Champagne is almost always made from a blend of Chardonnay, Pinot Noir, and Pinot Munier. These grapes make a high-acid white wine with a rounded mouthfeel.
You may actually pick up on more of the fruit and winemaking flavors in a flat Champagne – green apple, white peach, brioche, and biscuit. The wine’s high acid will pair well with salads, cheese platters, and white meat dishes.
Check out this list of 5 Everyday Chardonnay pairings – they will absolutely work for flat Champagne, too. After all, Champagne is made using Chardonnay grapes!
Why Is Champagne Served from an Ice Bucket?
In fancy restaurants, Champagne is traditionally served from a Champagne bucket, which is a mix of ice and water. Besides being theatrical and la-dee-dah, these buckets keep the Champagne chilled while you enjoy your bubbles.
The Champagne’s bubbles, which are carbon dioxide (CO2), are more soluble at colder temperatures, meaning that they dissolve more readily into the wine.
Warmer Champagne will release the bubbles more quickly, causing it to go flat, maybe even before your meal is finished.
This is the same thing that happens with an open can or bottle of soda pop on a warm day. It quickly loses its fizz.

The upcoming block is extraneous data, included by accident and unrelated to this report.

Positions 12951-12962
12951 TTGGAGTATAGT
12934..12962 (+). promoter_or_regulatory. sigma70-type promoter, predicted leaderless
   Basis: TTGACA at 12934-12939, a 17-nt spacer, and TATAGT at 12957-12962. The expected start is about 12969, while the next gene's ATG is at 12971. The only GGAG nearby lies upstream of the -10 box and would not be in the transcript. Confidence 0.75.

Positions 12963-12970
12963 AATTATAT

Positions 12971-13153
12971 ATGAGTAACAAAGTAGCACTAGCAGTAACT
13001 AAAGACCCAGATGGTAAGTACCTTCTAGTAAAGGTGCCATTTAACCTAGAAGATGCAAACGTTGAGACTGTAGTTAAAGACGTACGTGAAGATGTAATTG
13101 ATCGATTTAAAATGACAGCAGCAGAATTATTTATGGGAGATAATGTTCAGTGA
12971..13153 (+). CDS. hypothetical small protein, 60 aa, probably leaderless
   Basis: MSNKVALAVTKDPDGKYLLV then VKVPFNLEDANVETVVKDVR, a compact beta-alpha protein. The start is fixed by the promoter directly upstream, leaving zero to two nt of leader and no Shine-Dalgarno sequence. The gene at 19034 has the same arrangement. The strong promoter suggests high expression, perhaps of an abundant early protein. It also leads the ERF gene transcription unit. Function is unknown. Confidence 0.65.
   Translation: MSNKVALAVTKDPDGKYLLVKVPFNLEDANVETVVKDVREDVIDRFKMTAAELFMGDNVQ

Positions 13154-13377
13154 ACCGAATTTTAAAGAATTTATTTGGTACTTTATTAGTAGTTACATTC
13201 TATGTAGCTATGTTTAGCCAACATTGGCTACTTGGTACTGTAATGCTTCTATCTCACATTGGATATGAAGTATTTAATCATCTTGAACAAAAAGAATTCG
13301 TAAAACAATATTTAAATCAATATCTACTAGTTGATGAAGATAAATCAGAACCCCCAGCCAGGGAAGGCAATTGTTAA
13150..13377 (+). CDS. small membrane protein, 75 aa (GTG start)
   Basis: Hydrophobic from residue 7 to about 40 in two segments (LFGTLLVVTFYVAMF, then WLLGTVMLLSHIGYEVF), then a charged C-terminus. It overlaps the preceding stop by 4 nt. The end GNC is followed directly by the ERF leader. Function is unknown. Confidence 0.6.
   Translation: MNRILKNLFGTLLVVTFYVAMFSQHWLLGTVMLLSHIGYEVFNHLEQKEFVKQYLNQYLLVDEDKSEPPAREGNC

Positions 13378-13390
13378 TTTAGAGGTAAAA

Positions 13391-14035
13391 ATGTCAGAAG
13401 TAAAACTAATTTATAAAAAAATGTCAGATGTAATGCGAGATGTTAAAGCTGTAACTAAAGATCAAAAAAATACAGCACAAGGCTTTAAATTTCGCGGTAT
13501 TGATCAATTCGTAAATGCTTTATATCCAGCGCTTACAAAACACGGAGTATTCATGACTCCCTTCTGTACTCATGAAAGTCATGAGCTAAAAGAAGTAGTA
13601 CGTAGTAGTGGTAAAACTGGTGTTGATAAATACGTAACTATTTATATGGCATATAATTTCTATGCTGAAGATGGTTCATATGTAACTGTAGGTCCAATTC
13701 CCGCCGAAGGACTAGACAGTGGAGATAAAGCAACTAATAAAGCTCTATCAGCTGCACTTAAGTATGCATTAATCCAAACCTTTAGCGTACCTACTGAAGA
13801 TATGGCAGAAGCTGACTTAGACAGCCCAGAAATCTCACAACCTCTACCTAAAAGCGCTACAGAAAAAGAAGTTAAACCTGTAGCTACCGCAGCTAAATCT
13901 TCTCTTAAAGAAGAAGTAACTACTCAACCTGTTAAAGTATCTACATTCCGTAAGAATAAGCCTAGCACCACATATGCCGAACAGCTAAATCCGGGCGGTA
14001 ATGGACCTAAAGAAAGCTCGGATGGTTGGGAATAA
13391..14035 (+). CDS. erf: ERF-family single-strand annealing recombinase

If you’re enjoying Champagne (or any other sparkling wine for that matter) at home, you can mimic a Champagne bucket by using a bowl filled with ice cubes and water. It’s not romantic, but it’s functional!
If you can’t find a bowl and ice cubes, then you’ll want to keep your open bottle of Champagne cold by sticking it back in your fridge.
Using Leftover Champagne
Here are 5 fun ideas for your leftover Champagne:
- Breakfast or brunch mimosas: Mimosas are a mix of fruit juice with sparkling wine. After a night of celebration, pull out your bottle of bubbles and mix things up with a little breakfast elegance. You can adjust the ratio of wine/juice to your particular taste, but I generally pour 50/50 wine-to-juice. Orange, mango, pineapple, and apple are all classic favorites. For sparkling rose wines, try cranberry juice.
- Offer a glass to the neighbors: I’ve never had a neighbor turn down a random Tuesday night glass of sparkling wine. An excellent idea for winning friends and influencing people.
- Make it into a sauce: While not my first choice because Champagne is about the sparkles, you can absolutely cook with Champagne just like you would a normal white table wine. Use leftover wine for gravies, white cream sauces and alfredos.
- Soak fruits for breakfast: Place peeled fruit in a bowl and pour your leftover Champagne on top before heading to bed. In the morning, you’ll have a special treat to top your pancakes, waffles, or crêpes. Try pears, sliced grapes, grapefruit, berries, peaches, or nectarines.
- Freeze it in ice cube trays: Not quite ready to whip up sauces and soaked fruit for breakfast after a night of celebration? I feel you! Pop your leftovers in your fridge and the next day stick them in ice cube trays to freeze. Once frozen, use your Champagne ice cubes for soups (I recommend chicken), gravies, or sautees.
Thirsty for More?
Check out this post that tells you exactly how much sugar is in your Champagne depending on the style.
And here’s a fun post that dives into Champagne and chocolate. Decadent goodness right there.